For the record . . .
Dissecting the explanation of White House hopeful Barack Obama for dealing with the shady Tony Rezko; his dealings with Springfield lobbyists; Sudan divestment; and how a fan blew Michelle Obama's cover in Kentucky.
• During an interview broadcast Sunday on ABC's "This Week with George Stephanopoulous," Democratic White House hopeful Sen. Barack Obama was asked to explain why he had a "blind spot" and went to Tony Rezko -- under investigation for corruption at the time -- for assistance in buying a house and an adjacent parcel.
Obama: "Well, you know, I think that, you know, we had bought a house for the first time and, you know, we were trying to figure out how to set the whole thing up and, you know, this is somebody that I had known for some time. It was an aboveboard legal transaction. I paid more than the price of the property that I purchased and so the assumption was that this was all aboveboard."
Well said, except that this was not the first time Obama went through the process of buying a residence. Obama and his wife bought a condominium in Hyde Park before purchasing their mansion in Kenwood. Perhaps Obama was making a distinction between buying a condo and a stand-alone home. But Obama was not the first-time residential purchaser he portrayed in the interview.
• In that same interview segment on Rezko, Obama said, "I'm very proud of my ethics record. I mean, I was famous in Springfield for not letting lobbyists even buy me lunch.''
However, Obama had a healthy appetite for money from lobbyists and political action committees while a state senator. Just looking at one of his state senate campaign cycles, in 2001-2002, Obama's state war chest accepted donations from, among other sources, the Manufacturers PAC; the Illinois Trial Lawyers Association; the Illinois Education Association; the Illinois Hospital Association, and the Credit Union PAC. A good place to check out Obama's campaign contribution record as a state senator is www.ilcampaign.org.
Obama also used lobbyists and PACs to help him raise money for his U.S. Senate run and his Hopefund. Obama experienced a conversion once he decided to run for the White House, changing his policy and declining to take money from currently registered federal lobbyists and PACs. He does take contributions from lobbyists with state clients and from individuals with government affairs jobs.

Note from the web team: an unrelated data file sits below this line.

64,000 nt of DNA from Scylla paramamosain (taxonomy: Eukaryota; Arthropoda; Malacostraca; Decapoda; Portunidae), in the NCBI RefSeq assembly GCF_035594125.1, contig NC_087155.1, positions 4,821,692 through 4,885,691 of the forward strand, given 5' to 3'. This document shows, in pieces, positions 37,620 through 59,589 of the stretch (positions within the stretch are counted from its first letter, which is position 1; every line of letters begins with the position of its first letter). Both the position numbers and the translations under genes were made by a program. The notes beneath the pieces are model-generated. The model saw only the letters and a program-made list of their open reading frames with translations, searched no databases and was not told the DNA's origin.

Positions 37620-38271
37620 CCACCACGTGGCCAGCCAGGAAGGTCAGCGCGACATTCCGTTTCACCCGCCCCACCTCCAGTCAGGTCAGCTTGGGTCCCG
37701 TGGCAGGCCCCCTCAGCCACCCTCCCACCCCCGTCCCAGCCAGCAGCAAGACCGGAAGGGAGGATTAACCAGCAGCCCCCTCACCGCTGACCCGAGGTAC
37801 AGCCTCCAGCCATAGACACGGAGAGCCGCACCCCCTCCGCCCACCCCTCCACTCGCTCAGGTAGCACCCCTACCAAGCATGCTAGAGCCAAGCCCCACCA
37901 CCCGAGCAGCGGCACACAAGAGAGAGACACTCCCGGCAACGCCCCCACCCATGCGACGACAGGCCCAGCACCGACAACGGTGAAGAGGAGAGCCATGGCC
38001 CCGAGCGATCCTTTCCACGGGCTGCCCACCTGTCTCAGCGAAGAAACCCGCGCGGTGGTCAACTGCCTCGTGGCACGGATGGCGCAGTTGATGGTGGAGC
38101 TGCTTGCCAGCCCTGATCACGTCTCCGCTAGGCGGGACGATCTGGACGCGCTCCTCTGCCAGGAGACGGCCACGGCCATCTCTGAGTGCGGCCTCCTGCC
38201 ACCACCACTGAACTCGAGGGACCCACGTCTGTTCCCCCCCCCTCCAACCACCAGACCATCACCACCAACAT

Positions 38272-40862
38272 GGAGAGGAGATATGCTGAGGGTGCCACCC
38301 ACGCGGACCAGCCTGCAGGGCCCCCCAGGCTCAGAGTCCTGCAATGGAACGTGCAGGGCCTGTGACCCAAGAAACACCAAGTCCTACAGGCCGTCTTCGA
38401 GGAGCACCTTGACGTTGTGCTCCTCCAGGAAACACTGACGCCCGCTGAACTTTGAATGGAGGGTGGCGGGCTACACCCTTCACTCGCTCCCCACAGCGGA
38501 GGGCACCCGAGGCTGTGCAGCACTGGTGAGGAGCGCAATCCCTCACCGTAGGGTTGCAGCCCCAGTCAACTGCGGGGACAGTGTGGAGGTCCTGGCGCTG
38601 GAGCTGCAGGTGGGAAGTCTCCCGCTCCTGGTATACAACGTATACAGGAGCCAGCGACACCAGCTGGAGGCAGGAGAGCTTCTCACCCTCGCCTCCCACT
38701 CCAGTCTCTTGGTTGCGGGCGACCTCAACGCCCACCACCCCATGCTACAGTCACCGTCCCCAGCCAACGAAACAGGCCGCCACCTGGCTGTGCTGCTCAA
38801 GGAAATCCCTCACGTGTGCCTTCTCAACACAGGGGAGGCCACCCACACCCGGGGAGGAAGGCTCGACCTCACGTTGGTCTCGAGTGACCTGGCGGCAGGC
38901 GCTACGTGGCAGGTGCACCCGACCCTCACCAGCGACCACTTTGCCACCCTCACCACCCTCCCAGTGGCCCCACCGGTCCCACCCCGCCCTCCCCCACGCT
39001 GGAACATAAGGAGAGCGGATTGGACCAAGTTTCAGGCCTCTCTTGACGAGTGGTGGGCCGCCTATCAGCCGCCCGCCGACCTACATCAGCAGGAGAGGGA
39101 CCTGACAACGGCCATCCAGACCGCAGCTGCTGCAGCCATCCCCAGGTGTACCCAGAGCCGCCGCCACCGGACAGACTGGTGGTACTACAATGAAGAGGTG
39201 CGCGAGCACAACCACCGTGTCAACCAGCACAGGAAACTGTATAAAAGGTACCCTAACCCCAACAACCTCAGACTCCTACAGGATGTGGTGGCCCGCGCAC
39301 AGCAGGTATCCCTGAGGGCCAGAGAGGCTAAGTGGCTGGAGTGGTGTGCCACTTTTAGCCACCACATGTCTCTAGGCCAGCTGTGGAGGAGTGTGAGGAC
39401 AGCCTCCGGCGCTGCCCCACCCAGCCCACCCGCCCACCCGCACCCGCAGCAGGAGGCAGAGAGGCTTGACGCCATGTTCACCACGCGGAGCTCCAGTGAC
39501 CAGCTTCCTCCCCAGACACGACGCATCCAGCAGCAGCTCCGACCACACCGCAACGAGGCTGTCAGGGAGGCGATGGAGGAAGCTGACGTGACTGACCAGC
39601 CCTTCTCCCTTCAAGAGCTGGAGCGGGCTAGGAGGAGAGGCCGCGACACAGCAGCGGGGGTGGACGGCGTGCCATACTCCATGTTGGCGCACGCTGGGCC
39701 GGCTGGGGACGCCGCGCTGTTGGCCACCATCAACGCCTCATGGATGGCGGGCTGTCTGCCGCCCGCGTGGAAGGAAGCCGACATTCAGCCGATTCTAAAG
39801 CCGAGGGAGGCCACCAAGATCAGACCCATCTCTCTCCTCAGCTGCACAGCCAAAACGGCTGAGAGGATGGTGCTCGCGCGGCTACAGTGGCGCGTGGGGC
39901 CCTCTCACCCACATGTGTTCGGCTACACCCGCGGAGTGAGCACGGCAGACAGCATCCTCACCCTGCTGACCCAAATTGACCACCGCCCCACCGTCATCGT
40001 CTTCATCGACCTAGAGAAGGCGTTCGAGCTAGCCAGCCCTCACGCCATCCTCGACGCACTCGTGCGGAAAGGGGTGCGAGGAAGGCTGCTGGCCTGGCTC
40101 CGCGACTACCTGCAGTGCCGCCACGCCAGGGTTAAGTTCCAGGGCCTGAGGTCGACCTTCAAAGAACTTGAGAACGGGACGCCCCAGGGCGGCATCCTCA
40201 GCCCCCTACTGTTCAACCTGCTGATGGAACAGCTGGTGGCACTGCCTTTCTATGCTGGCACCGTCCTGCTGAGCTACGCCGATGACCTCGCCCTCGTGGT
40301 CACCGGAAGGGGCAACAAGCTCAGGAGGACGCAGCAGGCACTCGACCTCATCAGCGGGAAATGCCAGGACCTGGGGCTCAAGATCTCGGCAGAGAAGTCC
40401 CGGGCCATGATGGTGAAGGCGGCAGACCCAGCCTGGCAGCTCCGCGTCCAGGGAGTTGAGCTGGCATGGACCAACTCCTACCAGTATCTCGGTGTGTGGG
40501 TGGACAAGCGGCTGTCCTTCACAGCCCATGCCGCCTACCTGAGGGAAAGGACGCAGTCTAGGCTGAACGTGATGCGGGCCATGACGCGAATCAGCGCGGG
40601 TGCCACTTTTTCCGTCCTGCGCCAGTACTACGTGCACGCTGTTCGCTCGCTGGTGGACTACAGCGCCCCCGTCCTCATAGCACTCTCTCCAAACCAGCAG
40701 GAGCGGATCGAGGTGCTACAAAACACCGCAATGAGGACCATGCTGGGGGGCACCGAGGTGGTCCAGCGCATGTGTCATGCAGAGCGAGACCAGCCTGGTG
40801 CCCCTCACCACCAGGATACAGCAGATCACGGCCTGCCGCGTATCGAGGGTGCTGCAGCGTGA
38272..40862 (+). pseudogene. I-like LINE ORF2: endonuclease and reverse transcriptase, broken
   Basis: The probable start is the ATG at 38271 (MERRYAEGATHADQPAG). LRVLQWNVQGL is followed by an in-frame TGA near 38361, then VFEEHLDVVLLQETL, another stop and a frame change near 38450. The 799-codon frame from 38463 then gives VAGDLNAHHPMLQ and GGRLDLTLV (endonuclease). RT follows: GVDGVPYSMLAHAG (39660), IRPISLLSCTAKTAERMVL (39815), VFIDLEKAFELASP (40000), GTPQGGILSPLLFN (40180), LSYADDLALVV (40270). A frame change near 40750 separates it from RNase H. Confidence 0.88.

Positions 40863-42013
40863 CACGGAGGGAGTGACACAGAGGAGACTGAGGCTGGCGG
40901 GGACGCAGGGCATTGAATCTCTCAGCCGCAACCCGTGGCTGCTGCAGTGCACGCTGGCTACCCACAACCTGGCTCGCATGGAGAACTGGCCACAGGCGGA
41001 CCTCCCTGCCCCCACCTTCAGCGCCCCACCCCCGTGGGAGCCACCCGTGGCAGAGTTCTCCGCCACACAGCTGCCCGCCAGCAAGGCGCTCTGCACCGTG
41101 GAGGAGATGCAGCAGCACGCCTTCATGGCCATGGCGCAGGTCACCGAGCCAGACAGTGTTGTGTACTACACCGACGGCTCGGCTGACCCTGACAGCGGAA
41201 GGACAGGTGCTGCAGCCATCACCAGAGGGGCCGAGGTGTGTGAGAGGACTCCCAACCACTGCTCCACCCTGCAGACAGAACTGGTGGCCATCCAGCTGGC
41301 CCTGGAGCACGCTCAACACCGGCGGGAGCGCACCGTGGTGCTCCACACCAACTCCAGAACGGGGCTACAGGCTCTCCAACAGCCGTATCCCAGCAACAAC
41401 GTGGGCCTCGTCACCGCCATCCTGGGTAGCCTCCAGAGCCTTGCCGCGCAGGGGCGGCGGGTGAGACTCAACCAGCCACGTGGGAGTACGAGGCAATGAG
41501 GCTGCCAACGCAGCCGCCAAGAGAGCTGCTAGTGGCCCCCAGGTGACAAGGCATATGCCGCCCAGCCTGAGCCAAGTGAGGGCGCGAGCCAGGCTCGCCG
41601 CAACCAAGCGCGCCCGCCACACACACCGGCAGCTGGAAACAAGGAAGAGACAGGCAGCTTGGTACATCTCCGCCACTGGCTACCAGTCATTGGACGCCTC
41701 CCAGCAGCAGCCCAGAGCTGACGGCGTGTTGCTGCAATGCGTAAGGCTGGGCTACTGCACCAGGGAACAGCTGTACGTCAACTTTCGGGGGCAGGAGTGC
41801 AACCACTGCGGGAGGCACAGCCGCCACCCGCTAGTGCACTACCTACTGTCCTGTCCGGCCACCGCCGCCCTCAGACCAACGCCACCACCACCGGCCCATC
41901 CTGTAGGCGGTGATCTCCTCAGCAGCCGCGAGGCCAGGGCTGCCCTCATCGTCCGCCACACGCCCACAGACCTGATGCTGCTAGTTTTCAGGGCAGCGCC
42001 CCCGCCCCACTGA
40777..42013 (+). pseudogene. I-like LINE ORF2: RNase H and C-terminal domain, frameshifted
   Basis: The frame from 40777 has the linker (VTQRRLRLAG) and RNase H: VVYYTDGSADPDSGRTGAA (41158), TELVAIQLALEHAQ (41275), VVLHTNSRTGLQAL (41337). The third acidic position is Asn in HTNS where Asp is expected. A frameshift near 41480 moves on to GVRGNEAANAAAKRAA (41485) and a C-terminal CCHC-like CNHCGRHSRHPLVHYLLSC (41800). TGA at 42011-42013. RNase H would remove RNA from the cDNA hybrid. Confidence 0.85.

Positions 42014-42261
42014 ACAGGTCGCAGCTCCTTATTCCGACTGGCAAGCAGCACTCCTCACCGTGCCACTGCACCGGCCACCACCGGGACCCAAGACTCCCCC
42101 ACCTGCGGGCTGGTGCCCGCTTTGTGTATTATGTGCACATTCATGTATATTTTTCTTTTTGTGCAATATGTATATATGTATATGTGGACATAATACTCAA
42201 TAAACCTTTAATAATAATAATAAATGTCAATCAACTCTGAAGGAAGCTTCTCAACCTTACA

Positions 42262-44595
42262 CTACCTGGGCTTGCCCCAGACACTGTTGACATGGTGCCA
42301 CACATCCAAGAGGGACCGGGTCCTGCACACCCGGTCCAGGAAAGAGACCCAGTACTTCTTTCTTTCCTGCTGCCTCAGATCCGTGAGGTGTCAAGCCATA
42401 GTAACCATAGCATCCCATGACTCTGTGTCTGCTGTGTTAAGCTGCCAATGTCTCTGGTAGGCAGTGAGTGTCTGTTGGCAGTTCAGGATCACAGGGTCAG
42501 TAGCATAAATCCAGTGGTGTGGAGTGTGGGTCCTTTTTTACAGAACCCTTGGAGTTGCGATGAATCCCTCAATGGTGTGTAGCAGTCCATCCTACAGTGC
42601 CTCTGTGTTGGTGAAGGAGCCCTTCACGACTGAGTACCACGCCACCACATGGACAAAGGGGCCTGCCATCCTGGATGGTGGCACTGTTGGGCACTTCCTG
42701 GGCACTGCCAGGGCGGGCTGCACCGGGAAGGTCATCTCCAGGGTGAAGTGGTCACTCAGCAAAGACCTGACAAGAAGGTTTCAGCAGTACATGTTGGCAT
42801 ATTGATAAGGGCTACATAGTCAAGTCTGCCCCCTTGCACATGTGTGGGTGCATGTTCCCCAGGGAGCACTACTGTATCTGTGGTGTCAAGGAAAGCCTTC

• On that point, Obama has a big weekend coming up in New Hampshire, and on Monday, he named his Granite State leadership team. Hat tip to Newsday for noticing that Jim Demers, tapped to be a co-chair of Obama's campaign there, is a lobbyist.
• • There is a growing movement to try to pressure the government of Sudan to stop the genocide in Darfur through divestment campaigns. Obama and his wife, Michelle, found that one of their Vanguard mutual funds had a small Sudan-related investment. They switched funds. They checked their holdings at www.sudandivestment.org/screener.asp.
• Here's to the power of citizens who are reporting what they observe in campaigns, adding a new dimension to the 2008 race.
I wrote a column last week mentioning that Michelle Obama's next campaign appearance would be May 19 in South Carolina. That's what I was told by the campaign.
Then I read a comment posted on my blog May 10 by reader Julie George: "Michelle was in Louisville Ky last night and was incredible. She did a Q&A which rivaled any of the presidential contenders."
When I called Michelle Obama's spokesman to find out the situation, it turned out that contrary to what I was told and printed, Michelle Obama was in Ohio and Kentucky to headline fund-raisers. The campaign did not put this out because the events were not public.
The point is that in this era, a presidential candidate -- or spouse -- cannot show up in a town for an event, even if it is closed to the press, and not be noticed. Earlier in his campaign, Obama also left cities he visited only for fund-raising purposes off his schedule. No all the cities Obama visits are noted on his schedule -- and Michelle Obama's schedule includes the places where she touches down, too.